Suspenseful, comic and touching, THE DAYS OF ANNA MADRIGAL unearths secrets and dreams that span 75 years.
That’s for those of you who need a synopsis with your book reviews. I myself want to know what a person felt while reading the book.
The first installment of this series was published in 1978, but I didn’t read it immediately. It wasn’t until the early 80’s when I once again ran away from home, this time across the entire country, and ended up in the San Francisco Bay area, that I discovered Mr. Maupin’s work – along with many other discoveries redolent of the journeys of the characters in the novels.
I didn’t last long in California. The first real earthquake I experienced sent me home. At the time, there was nothing in my life over which I felt I had any control at all, and the ground vibrating beneath my feet, nowhere for me to escape it, that was more than I could bear. It terrified me. Too, I was not a California soul. I did not fit in there. And while my entire life up to that point had been a lesson in not fitting in the predominantly conservative, hetero-sexist Frederick, Maryland, it turned out I also didn’t fit in the San Francisco gay or theatre community either.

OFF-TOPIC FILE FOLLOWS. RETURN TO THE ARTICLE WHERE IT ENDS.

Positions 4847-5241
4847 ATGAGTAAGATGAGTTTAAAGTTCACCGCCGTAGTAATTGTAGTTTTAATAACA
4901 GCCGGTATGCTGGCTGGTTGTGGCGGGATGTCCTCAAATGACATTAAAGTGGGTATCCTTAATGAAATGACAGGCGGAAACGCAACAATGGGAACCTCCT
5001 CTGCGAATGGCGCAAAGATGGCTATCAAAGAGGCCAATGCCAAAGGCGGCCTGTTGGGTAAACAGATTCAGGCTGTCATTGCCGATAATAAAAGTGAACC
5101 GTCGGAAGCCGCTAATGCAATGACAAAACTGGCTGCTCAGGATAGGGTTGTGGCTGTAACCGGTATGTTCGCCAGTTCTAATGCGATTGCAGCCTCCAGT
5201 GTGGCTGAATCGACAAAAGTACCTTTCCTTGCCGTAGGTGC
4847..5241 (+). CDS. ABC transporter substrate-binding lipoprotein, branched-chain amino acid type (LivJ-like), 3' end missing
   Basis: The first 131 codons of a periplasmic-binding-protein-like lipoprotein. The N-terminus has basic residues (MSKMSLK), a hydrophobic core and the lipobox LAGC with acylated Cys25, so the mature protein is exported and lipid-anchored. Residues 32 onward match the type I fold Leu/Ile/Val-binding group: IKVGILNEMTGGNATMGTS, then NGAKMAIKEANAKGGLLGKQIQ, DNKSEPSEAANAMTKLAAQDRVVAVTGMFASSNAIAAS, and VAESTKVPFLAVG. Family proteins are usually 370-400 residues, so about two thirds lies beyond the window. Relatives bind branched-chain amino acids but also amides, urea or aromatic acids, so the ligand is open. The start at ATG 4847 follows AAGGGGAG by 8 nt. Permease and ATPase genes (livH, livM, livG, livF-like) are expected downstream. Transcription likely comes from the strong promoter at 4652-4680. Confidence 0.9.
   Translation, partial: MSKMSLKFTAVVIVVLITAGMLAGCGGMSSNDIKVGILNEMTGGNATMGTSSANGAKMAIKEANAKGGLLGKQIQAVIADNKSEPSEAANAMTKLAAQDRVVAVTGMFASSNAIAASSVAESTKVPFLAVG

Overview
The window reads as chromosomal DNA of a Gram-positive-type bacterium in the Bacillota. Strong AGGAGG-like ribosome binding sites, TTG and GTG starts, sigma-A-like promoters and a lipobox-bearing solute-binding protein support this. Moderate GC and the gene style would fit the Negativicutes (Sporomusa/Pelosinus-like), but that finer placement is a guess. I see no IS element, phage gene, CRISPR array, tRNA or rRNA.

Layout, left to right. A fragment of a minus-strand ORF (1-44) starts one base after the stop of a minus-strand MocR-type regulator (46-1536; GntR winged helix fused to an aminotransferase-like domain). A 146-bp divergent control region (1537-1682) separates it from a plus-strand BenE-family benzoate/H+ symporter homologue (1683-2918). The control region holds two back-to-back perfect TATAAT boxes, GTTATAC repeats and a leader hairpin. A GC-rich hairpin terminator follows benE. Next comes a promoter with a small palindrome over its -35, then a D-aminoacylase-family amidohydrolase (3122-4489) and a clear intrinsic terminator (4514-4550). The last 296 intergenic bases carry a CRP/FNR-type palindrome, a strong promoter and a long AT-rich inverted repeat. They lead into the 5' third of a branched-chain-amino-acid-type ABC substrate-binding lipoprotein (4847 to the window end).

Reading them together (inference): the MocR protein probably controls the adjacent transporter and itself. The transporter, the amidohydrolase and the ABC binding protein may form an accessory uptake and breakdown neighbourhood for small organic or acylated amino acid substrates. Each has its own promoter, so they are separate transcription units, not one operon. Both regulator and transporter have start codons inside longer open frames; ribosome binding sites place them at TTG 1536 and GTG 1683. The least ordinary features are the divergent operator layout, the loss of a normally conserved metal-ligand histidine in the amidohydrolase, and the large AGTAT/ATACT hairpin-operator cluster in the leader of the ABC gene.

I have never much fit anywhere. Like Anna Madrigal. So, I tried to be like Anna Madrigal, to create a life, a family, a world in which I was comfortable, where I did feel supported and where I could offer a sense of belonging to other misfits and miscreants who came my way in need of shelter. Like Anna Madrigal, for a while, I did a damn nice job of that. And, like Anna Madrigal, I have aged. I miss parts of the boarding house for lost souls I had going, but, eventually, one needs to sit down with one’s self and allow someone else to load the vaporizer.